As 15-year-old Eddie Holder sprinted from his apartment for school one recent morning, he held his hand to one ear to block out a shrill, piercing noise.
The sound was coming from a wall-mounted box, but not everyone can hear it. The device, called the Mosquito, is audible only to teens and young adults and was installed outside the building to drive away loiterers.
The gadget made its debut in the United States last year after infuriating civil liberties groups when it was first sold overseas. Already, almost 1,000 units have been sold in the U.S. and Canada, according to Daniel Santell, the North America importer of the device under the company name Kids Be Gone.
To Eddie, it's tormenting.
"It's horrible, loud and irritating," he said. "I have to hurry out of the building because it's so annoying. It's this screeching sound that you have to get away from, or it will drive you crazy."
The high-frequency sound has been likened to fingernails dragged across a chalkboard or a pesky mosquito buzzing in your ear. It can be heard by most people in their teens and early 20s who still have sensitive hair cells in their inner ears. Whether you can hear the noise depends on how much your hearing has deteriorated - how loud you blast your iPod, for example, could potentially affect your ability to detect it.
Civil liberties groups in England, Australia and Scotland have expressed outrage over the device, and England's government-appointed Children's Commission proposed a ban. They describe it as a weapon that infringes on the basic rights of young people, and claim it could even have unknown long-term health effects.
The $1,500 device has also been challenged in some American cities and towns that have proposed installing it, with some criticizing the tactic as needlessly cruel.
Santell said the noise can be heard by animals and babies, but is bothersome only to children older than 12 and becomes unbearable after several minutes, making it a perfect teen-repellent. The same sound is also used as a cell phone ring tone meant to fall on the deaf ears of adults, and is a popular download on the Internet.
The town of Great Barrington, Mass., banned the device last year after a movie theater owner installed one.
"There was an outcry, and people didn't like the idea of torturing kids' ears like that," said Ronald Dlugosz, a town official. "People here don't tolerate that kind of stuff."
Milford, Conn. faced similar resistance when the city announced plans to install the Mosquito in a park. They increased police patrols instead.
Elsewhere, there have been few or no complaints. A mall in Calvert County, Md., announced plans to introduce the buzz to disperse skateboarders, and officials and police said they haven't had any outcry. A school district in Columbia, S.C. recently installed one on the front grill of a school vehicle and another in a parking lot where students gather after high school games, with no complaints.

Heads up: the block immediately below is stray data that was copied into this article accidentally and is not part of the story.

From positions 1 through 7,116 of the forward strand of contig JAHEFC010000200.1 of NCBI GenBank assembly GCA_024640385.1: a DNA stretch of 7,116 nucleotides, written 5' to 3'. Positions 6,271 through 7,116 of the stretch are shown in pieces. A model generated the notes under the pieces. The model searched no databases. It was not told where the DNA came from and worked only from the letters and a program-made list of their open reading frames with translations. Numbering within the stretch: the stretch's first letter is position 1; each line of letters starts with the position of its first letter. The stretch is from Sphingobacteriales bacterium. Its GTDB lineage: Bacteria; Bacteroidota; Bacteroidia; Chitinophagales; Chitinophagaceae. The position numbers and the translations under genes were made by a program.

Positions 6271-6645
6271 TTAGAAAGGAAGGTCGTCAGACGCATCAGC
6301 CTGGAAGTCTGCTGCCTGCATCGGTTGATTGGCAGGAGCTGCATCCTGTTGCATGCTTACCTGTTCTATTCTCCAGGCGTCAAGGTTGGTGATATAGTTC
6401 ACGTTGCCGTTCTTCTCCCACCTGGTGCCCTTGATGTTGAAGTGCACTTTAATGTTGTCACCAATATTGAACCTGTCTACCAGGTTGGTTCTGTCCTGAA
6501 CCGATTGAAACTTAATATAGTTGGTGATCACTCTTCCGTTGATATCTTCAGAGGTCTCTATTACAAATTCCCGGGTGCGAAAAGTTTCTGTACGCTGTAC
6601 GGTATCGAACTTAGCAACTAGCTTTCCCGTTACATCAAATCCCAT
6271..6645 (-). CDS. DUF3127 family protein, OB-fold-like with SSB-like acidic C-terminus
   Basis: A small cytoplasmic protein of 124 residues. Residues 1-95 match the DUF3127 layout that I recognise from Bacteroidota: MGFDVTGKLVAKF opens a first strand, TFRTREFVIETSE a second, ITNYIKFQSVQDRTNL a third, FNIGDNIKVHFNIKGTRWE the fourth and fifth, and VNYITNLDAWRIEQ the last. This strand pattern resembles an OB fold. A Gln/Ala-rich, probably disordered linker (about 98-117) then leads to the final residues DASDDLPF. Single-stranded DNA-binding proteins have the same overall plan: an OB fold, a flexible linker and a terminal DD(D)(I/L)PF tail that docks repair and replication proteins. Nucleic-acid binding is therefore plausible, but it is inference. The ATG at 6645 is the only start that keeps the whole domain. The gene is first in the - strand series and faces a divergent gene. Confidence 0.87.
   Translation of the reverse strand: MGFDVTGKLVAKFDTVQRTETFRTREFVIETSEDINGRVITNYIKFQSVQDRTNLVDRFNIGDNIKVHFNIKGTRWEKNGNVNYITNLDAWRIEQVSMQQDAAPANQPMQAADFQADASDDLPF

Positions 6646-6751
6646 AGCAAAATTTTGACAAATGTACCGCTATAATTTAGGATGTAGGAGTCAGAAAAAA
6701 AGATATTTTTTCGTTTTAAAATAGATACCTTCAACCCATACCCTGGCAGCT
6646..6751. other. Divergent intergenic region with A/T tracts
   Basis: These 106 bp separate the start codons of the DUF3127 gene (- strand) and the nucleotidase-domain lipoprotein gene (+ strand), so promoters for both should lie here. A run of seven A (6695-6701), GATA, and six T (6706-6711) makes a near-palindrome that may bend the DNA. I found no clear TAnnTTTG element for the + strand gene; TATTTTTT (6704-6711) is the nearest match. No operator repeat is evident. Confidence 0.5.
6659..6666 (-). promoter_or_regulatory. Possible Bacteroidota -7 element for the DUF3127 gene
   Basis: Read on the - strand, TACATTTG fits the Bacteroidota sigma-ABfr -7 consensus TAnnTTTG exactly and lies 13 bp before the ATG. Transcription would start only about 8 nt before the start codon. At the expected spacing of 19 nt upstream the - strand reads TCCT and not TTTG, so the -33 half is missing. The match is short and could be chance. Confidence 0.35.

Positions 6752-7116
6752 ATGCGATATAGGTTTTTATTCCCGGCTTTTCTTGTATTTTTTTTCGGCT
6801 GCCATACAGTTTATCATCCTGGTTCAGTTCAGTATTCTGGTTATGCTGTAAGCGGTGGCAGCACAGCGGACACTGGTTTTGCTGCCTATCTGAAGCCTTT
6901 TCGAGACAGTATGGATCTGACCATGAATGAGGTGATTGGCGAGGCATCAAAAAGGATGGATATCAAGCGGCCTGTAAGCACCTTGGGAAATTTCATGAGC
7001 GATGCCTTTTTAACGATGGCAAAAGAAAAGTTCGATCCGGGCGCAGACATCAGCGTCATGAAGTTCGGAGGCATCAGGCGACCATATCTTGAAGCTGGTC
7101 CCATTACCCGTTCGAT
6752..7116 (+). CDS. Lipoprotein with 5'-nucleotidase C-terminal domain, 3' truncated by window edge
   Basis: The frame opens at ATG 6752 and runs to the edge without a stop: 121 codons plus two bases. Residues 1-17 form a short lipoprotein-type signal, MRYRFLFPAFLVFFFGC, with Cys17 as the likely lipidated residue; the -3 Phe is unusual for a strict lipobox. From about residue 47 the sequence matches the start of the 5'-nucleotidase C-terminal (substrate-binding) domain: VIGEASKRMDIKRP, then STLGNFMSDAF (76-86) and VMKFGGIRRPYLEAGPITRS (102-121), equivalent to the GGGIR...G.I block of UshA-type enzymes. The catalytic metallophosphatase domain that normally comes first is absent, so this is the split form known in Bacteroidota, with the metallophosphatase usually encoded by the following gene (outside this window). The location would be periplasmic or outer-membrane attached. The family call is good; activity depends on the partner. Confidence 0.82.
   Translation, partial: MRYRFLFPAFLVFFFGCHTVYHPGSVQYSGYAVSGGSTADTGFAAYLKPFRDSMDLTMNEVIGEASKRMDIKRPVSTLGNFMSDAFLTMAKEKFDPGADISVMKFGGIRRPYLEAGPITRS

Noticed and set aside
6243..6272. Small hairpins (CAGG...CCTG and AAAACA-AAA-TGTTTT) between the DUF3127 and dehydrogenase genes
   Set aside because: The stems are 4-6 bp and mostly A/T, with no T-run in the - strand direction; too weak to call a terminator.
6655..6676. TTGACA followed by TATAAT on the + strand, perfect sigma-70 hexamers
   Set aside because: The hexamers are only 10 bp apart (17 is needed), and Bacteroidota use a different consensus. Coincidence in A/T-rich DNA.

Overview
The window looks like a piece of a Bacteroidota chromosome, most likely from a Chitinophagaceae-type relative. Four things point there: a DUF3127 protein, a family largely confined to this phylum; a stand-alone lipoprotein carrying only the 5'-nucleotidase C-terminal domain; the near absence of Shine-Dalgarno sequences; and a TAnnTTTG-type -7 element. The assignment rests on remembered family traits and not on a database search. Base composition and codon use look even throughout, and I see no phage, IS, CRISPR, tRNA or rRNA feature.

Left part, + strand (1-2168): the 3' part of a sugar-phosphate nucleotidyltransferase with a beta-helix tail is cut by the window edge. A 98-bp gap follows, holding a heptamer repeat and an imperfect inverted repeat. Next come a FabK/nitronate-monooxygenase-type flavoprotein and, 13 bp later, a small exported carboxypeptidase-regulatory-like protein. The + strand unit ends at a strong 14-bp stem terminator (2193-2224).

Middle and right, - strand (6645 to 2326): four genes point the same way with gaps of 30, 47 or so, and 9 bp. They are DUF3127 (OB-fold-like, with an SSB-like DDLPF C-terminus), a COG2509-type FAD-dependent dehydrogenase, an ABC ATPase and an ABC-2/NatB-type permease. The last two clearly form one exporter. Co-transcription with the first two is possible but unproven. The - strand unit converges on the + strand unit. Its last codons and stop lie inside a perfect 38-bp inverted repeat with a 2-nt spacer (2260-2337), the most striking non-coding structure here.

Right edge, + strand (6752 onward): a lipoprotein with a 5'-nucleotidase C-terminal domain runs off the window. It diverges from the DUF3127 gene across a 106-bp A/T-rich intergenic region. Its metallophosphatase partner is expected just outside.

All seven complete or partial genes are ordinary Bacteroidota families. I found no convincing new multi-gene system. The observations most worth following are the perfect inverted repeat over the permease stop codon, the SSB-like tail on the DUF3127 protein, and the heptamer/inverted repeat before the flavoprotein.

"We'd have crowds gather in parking lots and there'd be the usual trash talk, then you'd have fights," said Rick McGee, the school district's emergency services manager. "Now there's no confrontation at all, they just get aggravated and leave within a few minutes."
Santell, the device's marketer, said most of the company's inquiries are from major corporations and government agencies looking for a way to protect private property. Overseas, complaints arose when the device was projected into public spaces, like sidewalks.
Santell said it does not violate any noise ordinances, but added that the company will soon be selling the same product with a higher "power," or decibel output, that will only be sold to government agencies.
Carmen Ramirez, superintendent of the Queens apartment building where Eddie lives that recently installed the Mosquito, described it as "a miracle."
"We used to have young men here all of the time, bothering people in the building and doing illegal things," said Ramirez, 50. "As soon as we put it up, they were gone and they haven't been back. If they return, we'll just put up more."
A spokesman for the American Civil Liberties Union said the organization does not yet have a position on the issue. But James Alan Fox, a criminologist at Northeastern University, said crowd-monitoring devices in the hands of private businesses and citizens is "dangerous."
"There is a significant problem with giving people a tool like this and empowering the public to take over the tasks of law enforcement," Fox said. "It can certainly be used in a way that's inappropriate, and without a doubt it will be."
Nobody at the Queens apartment building could say where the loitering kids had gone after the Mosquito was installed.
"I just deal with it, but I can't be around here for too long," Eddie Holder said. "If I am going to stand around somewhere, it won't be here."
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